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Re^8: The current state of Perl6

by Anonymous Monk
on Apr 19, 2010 at 16:57 UTC ( #835546=note: print w/ replies, xml ) Need Help??


in reply to Re^7: The current state of Perl6
in thread The current state of Perl6

the start-up idea sounds reasonable, but how would Perl6 put you ahead of the curve ?

start giving feedback, test, and bug reports so it can be ready for prime time sooner
this is interesting. but because there only so many(few) active Perl6 people how will your bug reports and tests help ? maybe they have other priorities than what you think is prioritary and they will focus on those while implementing or fixing bugs ?


Comment on Re^8: The current state of Perl6
Re^9: The current state of Perl6
by Your Mother (Canon) on Apr 19, 2010 at 17:15 UTC

    The Perl 6 effort is very well organized at this point and doing regular releases etc. I don't think they have a problem with too much feedback, but too little. Though I may be projecting a bit here. Most of us love feedback and help getting good tests into a project.

    I see Perl 6 as an extremely interesting, potential killer-app-language. Just having Moose makes Perl, to me, better than Ruby and Python. The Class::MOP-ish piece of Perl 6 is just a small slice of what's coming. As a language it could hit the sweet spot between a ton of previous design concerns, failings, successes in many languages. It could be the only high level language anyone would want to use five years from now.

    It could also flop for any or all of the reasons detractors and critics cite. I'm impressed with it and recent dev efforts, however, and I see its realized success increasing. It's at the tipping point for me where I'd like to start rewriting some selected modules of my own in it. No tuits, as usual, but I'm certainly getting more interested in trying/participating.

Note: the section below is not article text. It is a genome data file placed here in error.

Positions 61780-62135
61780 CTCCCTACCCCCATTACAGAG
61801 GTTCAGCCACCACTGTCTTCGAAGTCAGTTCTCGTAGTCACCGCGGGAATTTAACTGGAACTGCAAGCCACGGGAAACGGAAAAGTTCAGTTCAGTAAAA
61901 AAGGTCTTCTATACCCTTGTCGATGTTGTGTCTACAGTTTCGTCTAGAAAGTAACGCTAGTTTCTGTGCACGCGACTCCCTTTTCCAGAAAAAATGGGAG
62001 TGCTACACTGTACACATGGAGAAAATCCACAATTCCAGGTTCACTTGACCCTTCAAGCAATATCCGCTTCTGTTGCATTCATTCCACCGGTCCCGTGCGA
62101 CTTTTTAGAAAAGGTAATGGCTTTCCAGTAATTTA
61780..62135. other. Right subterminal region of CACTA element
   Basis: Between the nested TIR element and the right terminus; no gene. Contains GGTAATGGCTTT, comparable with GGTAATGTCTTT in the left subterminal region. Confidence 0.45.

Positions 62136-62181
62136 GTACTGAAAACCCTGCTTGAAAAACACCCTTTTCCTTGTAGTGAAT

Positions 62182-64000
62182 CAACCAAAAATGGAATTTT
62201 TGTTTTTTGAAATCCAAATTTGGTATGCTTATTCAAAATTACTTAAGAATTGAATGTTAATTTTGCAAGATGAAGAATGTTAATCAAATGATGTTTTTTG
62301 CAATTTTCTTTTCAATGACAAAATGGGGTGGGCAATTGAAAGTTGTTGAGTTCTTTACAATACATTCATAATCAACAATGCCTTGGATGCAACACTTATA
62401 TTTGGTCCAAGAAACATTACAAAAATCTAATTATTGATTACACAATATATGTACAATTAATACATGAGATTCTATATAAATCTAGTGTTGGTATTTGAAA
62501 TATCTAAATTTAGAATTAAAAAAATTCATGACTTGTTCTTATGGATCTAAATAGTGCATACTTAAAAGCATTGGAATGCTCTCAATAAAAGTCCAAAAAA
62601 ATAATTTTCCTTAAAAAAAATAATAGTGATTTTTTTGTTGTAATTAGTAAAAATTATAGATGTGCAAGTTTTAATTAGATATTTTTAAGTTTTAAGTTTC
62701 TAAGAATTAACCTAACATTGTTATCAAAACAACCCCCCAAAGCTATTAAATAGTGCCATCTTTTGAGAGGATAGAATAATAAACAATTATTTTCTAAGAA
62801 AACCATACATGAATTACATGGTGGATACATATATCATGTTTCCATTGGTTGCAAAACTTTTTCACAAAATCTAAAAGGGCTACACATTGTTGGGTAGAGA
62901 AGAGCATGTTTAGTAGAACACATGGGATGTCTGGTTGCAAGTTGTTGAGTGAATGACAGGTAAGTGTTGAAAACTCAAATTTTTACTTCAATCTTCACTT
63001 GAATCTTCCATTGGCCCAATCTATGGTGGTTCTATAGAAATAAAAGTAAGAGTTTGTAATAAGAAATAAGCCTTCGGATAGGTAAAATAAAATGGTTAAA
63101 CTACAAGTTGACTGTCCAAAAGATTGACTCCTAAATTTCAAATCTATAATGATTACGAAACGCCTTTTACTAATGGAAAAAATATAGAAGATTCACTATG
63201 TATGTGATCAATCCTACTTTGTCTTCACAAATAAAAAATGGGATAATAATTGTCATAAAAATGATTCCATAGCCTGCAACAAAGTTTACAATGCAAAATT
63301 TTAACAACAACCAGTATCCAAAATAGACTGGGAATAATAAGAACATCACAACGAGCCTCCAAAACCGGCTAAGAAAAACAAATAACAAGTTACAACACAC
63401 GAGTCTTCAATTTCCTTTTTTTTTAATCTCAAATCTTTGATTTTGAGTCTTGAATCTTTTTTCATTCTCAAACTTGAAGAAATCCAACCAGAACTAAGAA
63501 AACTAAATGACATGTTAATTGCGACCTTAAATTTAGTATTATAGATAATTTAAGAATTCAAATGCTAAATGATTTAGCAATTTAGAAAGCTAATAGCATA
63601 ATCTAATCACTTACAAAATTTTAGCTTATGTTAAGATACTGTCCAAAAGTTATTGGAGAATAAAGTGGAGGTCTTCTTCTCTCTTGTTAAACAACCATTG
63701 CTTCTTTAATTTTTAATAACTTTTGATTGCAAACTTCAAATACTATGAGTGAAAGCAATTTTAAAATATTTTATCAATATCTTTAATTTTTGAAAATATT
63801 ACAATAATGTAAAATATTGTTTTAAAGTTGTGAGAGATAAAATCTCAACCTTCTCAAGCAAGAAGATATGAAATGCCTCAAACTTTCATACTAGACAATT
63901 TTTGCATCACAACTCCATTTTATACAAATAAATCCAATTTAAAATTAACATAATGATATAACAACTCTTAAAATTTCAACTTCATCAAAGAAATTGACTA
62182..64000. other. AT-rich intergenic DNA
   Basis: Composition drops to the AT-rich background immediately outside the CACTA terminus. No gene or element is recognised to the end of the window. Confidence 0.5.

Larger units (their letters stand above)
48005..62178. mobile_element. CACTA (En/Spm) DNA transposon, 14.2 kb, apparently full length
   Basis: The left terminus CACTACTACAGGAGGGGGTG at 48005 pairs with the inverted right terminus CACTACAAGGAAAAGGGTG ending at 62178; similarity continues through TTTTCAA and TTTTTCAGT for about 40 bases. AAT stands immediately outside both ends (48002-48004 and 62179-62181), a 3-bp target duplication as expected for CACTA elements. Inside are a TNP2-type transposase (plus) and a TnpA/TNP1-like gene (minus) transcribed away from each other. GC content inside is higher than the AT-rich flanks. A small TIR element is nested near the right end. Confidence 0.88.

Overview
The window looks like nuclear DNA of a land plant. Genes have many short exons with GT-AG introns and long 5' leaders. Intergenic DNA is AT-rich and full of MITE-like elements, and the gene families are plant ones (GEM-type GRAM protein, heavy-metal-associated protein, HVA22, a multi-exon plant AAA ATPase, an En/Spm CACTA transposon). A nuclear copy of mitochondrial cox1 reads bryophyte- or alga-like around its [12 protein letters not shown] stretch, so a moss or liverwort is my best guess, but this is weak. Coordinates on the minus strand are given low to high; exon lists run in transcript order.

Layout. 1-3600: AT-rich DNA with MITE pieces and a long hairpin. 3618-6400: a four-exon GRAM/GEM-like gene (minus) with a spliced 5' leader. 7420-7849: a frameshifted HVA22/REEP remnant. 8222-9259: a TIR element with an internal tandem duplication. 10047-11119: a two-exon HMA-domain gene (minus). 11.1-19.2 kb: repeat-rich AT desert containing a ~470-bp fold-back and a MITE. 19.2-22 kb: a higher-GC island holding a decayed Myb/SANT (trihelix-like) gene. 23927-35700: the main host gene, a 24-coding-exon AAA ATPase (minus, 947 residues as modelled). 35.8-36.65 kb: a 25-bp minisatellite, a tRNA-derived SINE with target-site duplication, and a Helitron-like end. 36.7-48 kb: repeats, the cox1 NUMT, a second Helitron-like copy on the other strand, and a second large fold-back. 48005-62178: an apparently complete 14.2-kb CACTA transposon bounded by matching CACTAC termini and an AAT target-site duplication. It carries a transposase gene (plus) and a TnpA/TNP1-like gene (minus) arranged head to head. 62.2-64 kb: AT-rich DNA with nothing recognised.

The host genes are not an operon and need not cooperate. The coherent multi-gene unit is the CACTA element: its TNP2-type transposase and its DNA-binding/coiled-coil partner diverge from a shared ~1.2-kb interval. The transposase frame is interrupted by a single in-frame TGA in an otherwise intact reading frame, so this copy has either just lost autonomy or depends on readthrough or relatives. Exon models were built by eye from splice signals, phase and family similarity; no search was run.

Also, viva Perl 5! I love Perl 5 and am also impressed and happy with some of the new philosophical changes in its care and feeding.

    Isn't it awesome to be able to be here? To have a stable, lovely, actively developed language that's so great in addition to an experimental, advanced outgrowth of it?

    (update s/kill/killer/)

      You haven't told me how choosing Perl6 puts you ahead of the curve

      To have a stable, lovely, actively developed language that's so great in addition to an experimental, advanced outgrowth of it?

      yes the problem is that the experimental one is too experimental and there are dissensions about wether it is experimental or not presumably because people like chromatic specifically say they don't care what production-ready means for other people(normally if you don't care for some particular subject being discussed you shouldn't join the discussion at all, but instead he does and he says he doesn't care).

        You haven't told me how choosing Perl6 puts you ahead of the curve

        Of course I did.

        It could be the only high level language anyone would want to use five years from now.

        Learning Perl 6 (and it is and will be more difficult to use well than Perl 5) in the immediate future would be similar to going back to 2000 as a Ruby expert. You might end up being able to cherry pick from every important job available. If I become a Perl 6 expert this year, I could be the primary Perl 6 trainer in the US in five years and publish "Perl 6 for Perl 5 Hackers" or "The Web Developer's Guide to Perl 6" or whatever. This is a brand new technology. Early adopters will be rolling in clover if it takes off.

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